June 17th, 2024

Lethbridge School Division supt. calls 2023 ‘year for rebuilding school community’

By Cal Braid - Lethbridge Herald Local Journalism Initiative Reporter on January 4, 2023.

Lethbridge School Division photo Lethbridge School Division superintendent Cheryl Gilmore, left, and Karen Baerg-Rancier, director of curriculum and instruction, meet at Gilmore's office.

After almost three tumultuous years of pandemic schooling, Dr. Cheryl Gilmore, superintendent of the Lethbridge School Division, is optimistic about moving forward with students and families into a more welcoming and engaging 2023.

“The past three school years certainly were challenging,” she said. “We had to consider and implement Alberta Health Services protocols and the logistics of that added tasks onto school administrators, teachers, and caretakers.”

She said that managing the learning and teaching part of it was a difficult task. Pivoting back-and-forth between in-school and at-home learning made it hard to maintain the continuity of learning.

“I have to commend the educators in our division and across the province for their flexibility and being able to deliver learning to students at home and at school. It was challenging in terms of trying to provide a context where the kids could learn from home. There were lots of things that were polarizing within the community and across the province. At the same time, I would say that our schools overall continued to deliver quality learning given the circumstances. I think that our schools were successful in prioritizing the health of children and youth, the health of staff, and the well-being of the community.”

One the positive side effects that Gilmore attributes to the pandemic is that it’s made her staff more tech savvy.

“The learning curve was steep, but now our staff have those skills and many of them integrate technology seamlessly,” she said, adding that families also became more proficient with it. However, “One of the challenges with technology is it’s not always equal in terms of families and their access to it. We did our best to try to facilitate equity of access, but it’s simply circumstance.”

She said another one of the positives was the continuing implementation of the province’s Thinking Classrooms initiative, which places emphasis on critical thinking and “falls under the umbrella of universal design for learning.” What that means is no matter where a student is at with their learning, they can access the curriculum.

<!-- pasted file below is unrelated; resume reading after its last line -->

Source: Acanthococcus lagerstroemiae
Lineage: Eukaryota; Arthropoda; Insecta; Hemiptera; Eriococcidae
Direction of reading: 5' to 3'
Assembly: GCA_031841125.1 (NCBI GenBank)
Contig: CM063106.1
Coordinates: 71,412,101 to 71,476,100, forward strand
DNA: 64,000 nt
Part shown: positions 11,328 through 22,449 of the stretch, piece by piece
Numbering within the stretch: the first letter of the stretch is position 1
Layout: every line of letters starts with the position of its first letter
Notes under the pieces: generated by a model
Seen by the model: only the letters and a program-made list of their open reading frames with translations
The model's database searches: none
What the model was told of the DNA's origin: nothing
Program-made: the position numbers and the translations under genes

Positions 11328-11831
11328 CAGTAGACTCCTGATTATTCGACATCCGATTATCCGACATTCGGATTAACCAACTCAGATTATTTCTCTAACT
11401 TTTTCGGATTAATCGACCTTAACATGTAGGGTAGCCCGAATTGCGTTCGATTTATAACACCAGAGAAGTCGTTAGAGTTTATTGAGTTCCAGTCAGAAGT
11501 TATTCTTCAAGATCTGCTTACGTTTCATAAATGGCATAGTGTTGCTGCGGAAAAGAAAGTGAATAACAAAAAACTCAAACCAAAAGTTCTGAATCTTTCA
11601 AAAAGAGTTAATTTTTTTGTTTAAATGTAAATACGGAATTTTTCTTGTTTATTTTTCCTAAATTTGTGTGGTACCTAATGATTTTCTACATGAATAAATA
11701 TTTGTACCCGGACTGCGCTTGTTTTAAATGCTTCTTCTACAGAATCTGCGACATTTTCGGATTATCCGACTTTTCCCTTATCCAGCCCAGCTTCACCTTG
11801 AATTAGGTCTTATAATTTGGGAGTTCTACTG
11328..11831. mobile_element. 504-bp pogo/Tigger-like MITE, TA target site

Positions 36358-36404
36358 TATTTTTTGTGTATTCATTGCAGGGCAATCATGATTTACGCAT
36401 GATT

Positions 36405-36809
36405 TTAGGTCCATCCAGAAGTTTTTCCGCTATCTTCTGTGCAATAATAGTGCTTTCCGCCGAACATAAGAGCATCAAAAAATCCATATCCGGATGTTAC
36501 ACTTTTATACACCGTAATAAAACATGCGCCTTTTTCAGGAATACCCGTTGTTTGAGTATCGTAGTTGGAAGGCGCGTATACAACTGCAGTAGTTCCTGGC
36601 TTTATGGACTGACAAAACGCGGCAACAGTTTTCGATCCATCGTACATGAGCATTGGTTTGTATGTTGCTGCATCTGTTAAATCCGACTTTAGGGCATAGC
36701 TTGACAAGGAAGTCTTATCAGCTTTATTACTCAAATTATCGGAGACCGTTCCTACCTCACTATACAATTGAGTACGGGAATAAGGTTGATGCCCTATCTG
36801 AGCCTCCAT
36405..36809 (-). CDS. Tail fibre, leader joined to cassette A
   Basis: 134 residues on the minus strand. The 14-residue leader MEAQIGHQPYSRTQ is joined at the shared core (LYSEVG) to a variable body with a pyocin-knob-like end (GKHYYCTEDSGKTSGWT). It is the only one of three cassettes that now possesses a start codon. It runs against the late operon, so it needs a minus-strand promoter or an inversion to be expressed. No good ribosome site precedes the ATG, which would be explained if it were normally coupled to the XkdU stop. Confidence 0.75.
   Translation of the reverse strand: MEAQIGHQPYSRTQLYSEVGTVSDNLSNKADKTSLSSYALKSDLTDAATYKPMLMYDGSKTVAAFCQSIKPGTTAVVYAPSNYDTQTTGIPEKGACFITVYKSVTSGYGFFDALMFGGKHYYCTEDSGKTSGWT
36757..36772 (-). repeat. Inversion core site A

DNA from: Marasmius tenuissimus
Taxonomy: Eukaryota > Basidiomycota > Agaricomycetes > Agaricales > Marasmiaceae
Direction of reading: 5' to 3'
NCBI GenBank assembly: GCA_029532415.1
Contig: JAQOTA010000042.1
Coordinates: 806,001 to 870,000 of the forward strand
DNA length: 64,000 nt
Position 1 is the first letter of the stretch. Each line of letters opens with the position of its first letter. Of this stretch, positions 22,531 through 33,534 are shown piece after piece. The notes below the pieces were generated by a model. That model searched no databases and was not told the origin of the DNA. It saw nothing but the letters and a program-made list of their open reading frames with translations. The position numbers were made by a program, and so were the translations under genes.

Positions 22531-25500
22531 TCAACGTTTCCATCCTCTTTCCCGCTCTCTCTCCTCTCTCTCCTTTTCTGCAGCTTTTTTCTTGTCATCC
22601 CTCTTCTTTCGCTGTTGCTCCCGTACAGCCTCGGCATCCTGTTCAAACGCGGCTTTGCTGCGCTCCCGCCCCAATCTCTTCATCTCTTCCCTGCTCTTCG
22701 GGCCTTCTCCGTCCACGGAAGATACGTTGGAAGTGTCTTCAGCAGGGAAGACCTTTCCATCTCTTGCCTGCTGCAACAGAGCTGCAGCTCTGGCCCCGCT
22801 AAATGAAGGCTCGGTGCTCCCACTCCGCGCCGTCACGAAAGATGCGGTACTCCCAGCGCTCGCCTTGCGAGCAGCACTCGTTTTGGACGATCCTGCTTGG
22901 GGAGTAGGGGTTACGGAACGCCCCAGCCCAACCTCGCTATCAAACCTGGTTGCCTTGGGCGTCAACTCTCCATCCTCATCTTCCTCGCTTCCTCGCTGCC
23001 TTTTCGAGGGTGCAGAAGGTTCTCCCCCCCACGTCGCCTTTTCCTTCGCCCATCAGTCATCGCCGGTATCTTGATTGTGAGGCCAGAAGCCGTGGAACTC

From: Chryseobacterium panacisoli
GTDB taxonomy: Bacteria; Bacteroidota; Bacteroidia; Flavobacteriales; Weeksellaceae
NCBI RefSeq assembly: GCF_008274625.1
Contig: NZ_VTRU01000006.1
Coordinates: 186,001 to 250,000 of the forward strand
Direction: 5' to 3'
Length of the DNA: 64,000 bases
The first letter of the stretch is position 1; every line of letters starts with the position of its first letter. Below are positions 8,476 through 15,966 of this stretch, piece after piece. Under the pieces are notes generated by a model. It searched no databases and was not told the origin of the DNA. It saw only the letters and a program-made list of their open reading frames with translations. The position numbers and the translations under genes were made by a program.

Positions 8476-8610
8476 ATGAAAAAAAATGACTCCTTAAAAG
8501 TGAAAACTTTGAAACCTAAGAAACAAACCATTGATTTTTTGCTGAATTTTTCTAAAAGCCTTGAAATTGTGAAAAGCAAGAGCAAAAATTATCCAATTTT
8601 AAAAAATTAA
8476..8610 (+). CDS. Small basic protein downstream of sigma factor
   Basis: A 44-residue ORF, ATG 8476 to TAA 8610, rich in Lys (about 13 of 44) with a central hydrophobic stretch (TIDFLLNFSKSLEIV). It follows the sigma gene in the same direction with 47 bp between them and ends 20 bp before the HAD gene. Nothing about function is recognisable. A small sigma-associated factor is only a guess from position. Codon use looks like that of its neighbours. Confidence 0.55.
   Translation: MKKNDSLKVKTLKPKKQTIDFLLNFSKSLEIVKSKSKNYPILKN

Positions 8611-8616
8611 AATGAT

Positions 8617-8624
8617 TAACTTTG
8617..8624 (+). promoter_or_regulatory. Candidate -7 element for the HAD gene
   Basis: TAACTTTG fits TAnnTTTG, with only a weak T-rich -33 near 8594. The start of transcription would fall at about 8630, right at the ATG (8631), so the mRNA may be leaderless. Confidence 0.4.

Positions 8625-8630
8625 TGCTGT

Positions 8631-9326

“That’s really important for the system because we have what the province calls interrupted learning, which means we’ve got a greater breadth of where students are at in the classroom.” As an example of Thinking Classrooms she used a social studies class discussing regions of Canada; it would start by having students talk about what they know about Canada, it’s regions, or the climate. Then, whether the student knows a little or a lot, they can engage by both contributing and listening to others to expand their knowledge.”

Gilmore envisions 2023 as a year for rebuilding school community and wants to welcome back parents, families, and community members to “celebrate the amazing talents of the children and young men and women in our schools.” Drama and music productions, as well as sporting events are all important components of this.

“Parents are incredibly important partners in furthering learning in our students,” she said. “It’s a real focus for our schools that parents are welcome and feel like they’re connected to the school.”

She noted that the school division has also made great strides in technology innovation. She said that they’ve developed an Esports arena at Lethbridge Collegiate Institute, as well as virtual reality 360 experiences, for which Dr. Robert Plaxton was the pilot school. They are now partnering with the university to develop more 360 experiences. This year they’ve also implemented a Trace Pathways program with Lethbridge College, where prospective post-secondary students can start to do some work at the college level prior to graduation. The program is designed to create a more seamless transition from high school to post-secondary.

The school division also received money for a mental health project called Digital Education and Intervention.

“We have received $360,000 and will be hiring a digital education teacher as well as a social worker. They’ll be focusing on how wellness is connected to student engagement with social media. A lot of our challenges right now in terms of student wellness as well as student conflict is grounded in the use of social media.”

Gilmore praised local business and industry for playing a crucial role in creating opportunities for young people. She called their support, “Next to none. In Lethbridge we have more registered apprenticeship program students than in Calgary. That is absolutely due to excellent off-campus programs, our campus coordinator, and also the support of business and industry.”

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